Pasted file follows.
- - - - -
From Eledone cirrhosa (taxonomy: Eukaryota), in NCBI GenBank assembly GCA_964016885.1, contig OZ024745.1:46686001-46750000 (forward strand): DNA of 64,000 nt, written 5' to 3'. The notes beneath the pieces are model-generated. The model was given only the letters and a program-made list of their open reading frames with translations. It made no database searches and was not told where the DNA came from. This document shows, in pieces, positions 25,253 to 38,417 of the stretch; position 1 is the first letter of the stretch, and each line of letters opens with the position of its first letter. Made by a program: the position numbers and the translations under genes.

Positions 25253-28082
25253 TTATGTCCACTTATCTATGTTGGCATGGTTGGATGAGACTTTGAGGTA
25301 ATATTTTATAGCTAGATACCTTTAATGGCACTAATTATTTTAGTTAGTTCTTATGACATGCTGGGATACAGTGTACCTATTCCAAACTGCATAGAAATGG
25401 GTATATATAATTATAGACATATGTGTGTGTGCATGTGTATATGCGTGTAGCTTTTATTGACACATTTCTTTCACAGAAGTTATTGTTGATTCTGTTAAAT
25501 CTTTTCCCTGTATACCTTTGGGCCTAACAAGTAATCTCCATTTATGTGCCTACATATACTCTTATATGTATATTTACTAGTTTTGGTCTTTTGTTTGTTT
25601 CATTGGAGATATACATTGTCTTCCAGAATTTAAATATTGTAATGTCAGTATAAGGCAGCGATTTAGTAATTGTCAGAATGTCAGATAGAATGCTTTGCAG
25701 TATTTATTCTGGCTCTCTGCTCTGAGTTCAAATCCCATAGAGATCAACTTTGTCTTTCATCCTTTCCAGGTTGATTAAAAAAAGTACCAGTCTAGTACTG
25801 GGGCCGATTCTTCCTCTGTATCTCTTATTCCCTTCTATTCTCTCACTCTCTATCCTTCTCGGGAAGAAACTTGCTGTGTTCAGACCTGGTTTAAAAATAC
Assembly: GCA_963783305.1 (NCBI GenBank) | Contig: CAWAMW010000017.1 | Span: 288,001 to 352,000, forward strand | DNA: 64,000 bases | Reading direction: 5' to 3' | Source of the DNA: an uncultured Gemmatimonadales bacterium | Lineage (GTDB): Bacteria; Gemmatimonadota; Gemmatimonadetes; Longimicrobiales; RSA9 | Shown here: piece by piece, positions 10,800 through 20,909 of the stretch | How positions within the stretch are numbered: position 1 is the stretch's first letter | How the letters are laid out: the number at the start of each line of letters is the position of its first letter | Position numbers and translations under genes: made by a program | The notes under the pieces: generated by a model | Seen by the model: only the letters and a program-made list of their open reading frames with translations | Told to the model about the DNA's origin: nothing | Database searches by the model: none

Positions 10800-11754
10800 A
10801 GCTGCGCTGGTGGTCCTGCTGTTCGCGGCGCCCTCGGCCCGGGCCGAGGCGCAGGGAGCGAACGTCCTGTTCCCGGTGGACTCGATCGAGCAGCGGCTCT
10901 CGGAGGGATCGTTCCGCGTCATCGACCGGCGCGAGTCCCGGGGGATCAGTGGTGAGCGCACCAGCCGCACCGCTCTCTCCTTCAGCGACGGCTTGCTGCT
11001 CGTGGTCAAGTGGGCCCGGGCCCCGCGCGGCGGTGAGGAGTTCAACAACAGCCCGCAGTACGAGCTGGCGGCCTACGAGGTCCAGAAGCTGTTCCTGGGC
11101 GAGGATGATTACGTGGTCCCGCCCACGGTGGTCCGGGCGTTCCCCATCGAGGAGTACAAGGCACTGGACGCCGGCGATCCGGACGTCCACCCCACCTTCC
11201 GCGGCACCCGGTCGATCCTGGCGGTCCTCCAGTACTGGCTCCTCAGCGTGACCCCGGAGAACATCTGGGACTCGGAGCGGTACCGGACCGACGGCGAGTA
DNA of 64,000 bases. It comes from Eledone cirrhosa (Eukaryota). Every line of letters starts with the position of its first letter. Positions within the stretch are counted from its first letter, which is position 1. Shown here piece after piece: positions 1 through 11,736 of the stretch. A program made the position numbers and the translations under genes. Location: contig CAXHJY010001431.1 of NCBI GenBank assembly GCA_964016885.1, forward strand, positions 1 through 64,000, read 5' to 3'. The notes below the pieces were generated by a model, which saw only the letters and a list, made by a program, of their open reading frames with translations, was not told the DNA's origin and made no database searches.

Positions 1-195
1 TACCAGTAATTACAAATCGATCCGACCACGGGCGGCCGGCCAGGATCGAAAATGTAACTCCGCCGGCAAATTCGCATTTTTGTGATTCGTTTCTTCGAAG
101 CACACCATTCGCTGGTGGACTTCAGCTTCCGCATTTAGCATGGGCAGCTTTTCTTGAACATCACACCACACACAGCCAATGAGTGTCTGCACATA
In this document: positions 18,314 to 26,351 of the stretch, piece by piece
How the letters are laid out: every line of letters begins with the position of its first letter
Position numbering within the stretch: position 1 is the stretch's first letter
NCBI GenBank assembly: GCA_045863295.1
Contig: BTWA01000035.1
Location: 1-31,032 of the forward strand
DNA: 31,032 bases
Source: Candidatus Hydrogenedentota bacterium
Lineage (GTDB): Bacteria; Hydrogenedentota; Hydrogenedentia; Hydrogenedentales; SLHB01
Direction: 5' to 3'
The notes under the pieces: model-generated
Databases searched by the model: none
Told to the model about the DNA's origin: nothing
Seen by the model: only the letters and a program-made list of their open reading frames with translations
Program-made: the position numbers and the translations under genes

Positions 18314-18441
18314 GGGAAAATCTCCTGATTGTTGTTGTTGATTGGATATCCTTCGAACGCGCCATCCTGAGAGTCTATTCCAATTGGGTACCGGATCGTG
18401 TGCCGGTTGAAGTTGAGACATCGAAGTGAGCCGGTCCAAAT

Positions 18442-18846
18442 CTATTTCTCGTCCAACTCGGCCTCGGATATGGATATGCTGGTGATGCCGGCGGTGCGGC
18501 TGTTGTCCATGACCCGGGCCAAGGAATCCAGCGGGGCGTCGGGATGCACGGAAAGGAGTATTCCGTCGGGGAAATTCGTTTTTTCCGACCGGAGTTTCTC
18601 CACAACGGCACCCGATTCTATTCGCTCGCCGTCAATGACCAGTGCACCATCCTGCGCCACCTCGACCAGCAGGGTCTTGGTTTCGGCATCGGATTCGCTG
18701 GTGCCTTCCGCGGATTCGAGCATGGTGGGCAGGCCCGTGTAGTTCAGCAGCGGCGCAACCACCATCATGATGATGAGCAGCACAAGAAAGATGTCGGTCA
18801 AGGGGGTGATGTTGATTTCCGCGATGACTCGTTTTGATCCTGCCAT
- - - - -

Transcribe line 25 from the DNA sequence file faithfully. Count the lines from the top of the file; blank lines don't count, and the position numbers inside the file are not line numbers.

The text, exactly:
NCBI GenBank assembly: GCA_045863295.1